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The Journal Gazette

  • Photos by Brett Luke | The Journal Gazette Jessica Guack, 9, points to pieces of a display during her visit Sunday afternoon to the Festival of Gingerbread at the History Center. The festival runs through Dec. 9.

  • Brett Luke | The Journal Gazette Bob and Laurie Michalak, right, listen to Jessica Guack, 9, left about her findings during the 33rd annual Festival of Gingerbread at the History Center Sunday afternoon.

  • Brett Luke | The Journal Gazette The Festival of Gingerbread entry by 6 Autumns Food & Spirits depicts the toboggan run at Pokagon State Park.

  • Brett Luke | The Journal Gazette Courtney Poswinski, right, and her son Logan, 11, observe one of the many gingerbread houses at the 33rd annual Festival of Gingerbread at the History Center Sunday afternoon.

  • The Festival of Gingerbread entry by 6 Autumns Food & Spirits depicts the toboggan run at Pokagon State Park.

Monday, November 26, 2018 1:00 am

125 entries at Festival of Gingerbread

'Signature piece' of season

Edible creativity on display at History Center

ASHLEY SLOBODA | The Journal Gazette


Festival of Gingerbread competition winners

Prekindergarten to second grade, individual

1. Frances Beck

2. Connor Dreibelbis

3. Gemma Schroeder

Prekindergarten to second grade, group

1. Tim, Brad, Jilly and Becca Sellhorn

2. St. Joseph Hessen Cassel second grade

3. American Heritage Girls-Tenderheart

Third to sixth grade, individual

1. Mary Schroeder

2. Alyssa Anderson

3. Christopher Oliver

Third to sixth grade, group

1. Ellie and Alivia Louden

2. Elise Estabrook and Madilyn Neff

3. Holy Cross Lutheran School No. 2

Teen, individual

1. Leila Niblick

2. Shelby Anderson

3. Allison Bear

Teen, group

1. The Murphys

2. Lauren Bower

Adult, individual

1. Danielle Oliver

2. Jenn Grush

3. Angelika Bensch

Adult, group

1. Ivy Tech Advanced Decorating and Candies Class

2. Delta Sigma Theta Inc.

3. Helman Ladies


1. Grandma, MaeAnna and Aidan

2. The Stone Family

3. The Beard Family


1. Cookie Friends

2. Jenny Schroeder

3. McDonald/DeGaetano

Historical, adult

Danielle Oliver

Historical, student

Leila Niblick

* People's Choice Awards and honorary awards will be announced at the end of the festival.

Of all the edible construction materials used in the 125 Festival of Gingerbread entries – including Triscuit crackers, Cinnamon Toast Crunch, peppermints, gumdrops, Peeps, candy canes and chocolate bars – Smarties unfailingly caught Lucy Stahl's eye Sunday.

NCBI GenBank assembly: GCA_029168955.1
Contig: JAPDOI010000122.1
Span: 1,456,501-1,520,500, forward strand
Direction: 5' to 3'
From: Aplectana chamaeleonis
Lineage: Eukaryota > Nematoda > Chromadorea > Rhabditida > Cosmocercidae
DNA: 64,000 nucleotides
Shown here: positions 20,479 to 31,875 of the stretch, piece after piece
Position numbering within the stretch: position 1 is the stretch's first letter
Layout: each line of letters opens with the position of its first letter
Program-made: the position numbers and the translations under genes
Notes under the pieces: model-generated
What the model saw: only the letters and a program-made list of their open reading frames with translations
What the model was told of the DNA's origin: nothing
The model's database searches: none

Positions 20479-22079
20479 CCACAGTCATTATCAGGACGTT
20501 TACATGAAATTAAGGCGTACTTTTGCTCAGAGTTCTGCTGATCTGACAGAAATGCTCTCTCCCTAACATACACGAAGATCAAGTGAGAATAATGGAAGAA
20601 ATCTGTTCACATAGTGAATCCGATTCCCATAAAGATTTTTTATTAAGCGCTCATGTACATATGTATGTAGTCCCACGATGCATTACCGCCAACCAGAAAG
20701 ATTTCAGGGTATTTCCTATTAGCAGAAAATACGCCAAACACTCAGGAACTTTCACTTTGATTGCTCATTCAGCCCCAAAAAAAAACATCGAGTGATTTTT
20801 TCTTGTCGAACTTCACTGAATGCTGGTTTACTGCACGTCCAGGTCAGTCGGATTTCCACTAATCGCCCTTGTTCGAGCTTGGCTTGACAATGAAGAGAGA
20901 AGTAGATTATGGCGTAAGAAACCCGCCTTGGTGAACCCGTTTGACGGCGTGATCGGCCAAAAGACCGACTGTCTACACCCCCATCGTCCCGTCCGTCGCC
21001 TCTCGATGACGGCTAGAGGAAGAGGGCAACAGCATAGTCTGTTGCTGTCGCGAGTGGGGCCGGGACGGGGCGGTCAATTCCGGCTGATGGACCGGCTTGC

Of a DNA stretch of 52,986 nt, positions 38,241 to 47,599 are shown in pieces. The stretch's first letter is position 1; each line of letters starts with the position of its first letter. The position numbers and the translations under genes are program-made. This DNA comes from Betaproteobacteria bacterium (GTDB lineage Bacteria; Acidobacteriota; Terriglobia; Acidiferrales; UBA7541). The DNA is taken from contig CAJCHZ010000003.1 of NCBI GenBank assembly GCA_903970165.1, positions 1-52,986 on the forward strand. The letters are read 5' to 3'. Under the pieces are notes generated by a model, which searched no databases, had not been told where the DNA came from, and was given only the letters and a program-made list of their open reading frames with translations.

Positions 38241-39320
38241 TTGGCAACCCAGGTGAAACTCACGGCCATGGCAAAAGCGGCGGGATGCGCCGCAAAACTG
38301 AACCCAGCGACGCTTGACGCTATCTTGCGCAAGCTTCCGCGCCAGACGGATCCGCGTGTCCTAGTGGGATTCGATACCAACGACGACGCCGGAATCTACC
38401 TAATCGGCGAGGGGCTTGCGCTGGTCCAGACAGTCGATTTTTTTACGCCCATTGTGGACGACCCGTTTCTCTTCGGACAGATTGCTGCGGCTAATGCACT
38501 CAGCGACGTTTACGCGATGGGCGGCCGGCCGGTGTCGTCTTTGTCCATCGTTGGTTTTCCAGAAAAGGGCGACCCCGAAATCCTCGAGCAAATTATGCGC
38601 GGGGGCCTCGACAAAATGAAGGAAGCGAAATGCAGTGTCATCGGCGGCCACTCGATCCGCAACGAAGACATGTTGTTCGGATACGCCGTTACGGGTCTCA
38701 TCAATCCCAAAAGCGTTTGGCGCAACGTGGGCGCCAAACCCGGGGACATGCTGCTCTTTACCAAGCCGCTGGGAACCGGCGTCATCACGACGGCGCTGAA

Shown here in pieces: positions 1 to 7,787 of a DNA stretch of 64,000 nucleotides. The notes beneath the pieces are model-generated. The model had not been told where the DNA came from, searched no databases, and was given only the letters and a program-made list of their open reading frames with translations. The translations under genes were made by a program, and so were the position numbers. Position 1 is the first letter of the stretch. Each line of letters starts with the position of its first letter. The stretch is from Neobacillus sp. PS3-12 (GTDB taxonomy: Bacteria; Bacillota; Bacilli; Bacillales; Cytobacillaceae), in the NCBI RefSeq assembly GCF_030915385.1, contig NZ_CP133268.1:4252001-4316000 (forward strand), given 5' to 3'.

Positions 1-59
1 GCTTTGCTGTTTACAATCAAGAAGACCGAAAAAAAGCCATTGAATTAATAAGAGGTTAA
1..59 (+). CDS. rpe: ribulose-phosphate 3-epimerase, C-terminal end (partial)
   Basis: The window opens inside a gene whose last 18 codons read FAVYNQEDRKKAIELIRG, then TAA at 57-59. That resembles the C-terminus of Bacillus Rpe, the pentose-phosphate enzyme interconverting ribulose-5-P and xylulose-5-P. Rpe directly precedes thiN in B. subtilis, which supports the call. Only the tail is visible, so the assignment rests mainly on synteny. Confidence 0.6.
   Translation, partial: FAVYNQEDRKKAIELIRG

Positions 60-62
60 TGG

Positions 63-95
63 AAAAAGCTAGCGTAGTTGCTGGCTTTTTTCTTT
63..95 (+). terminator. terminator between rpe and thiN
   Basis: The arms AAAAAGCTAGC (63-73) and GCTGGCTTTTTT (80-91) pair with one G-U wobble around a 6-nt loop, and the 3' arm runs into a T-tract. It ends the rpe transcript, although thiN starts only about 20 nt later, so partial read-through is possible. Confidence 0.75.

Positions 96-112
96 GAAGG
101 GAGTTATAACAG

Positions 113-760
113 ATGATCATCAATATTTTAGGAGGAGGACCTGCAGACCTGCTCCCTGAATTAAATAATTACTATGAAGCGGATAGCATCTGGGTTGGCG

“Smarties are her favorite candy,” said Candice Stahl, the 5-year-old's mother. “She's noticed them in every one.”

The pair are among thousands expected to visit The History Center as it hosts the 33rd annual Festival of Gingerbread through Dec. 9.

“We're thrilled to present it every year,” Executive Director Todd Maxwell Pelfrey said, calling the event a “signature piece of Fort Wayne's holiday experience.”

The festival typically attracts 12,000 visitors who, aside from children 2 and younger, pay $4 or $6 in admission. The fees support programs at The History Center, 302 E. Berry St.

Although there wasn't a theme for entrants to follow, Pelfrey said, similarities emerged among gingerbread creations. This year included multiple gingerbread villages, beaches, farms and displays with campers.

In one display, a game of cornhole and a campfire were created with such materials as graham crackers and an ice cream cone. The camper's awning was upheld by three stacks of Smarties.

“Mommy, how are these sticking?” Lucy asked.

Sunday marked Lucy's and her 4-year-old cousin Charlotte Stahl's first trip to the Festival of Gingerbread.

“They're very excited,” Candice Stahl said, noting the girls are the perfect age for the event.

Candice Stahl and Courtney Stahl, her sister-in-law, marveled at an entry in the professional category – a gingerbread home based off the Charles Niezer/Dale McMillen House on Westover Road near Foster Park.

“I can't even imagine putting this one together,” Candice Stahl said.

Jerrion Turner appreciates the creativity on display.

“I'm a fan of the art,” he said.

A regular attendee, Turner shared the experience this year with his 4-year-old daughter, Niiami. She kept pulling him toward her favorite gingerbread creation – a mostly pink and white entry called A Pinkalicious Christmas.

It wasn't always clear how – or with what – the entries were made, but at least one group made it easy. Preschoolers from the Early Childhood Alliance documented their work in a booklet left next to their Baby Shark display.

They made sand with crushed leftover snacks and frosted the five sharks with icing, the booklet stated, ending with: “We had so much fun!”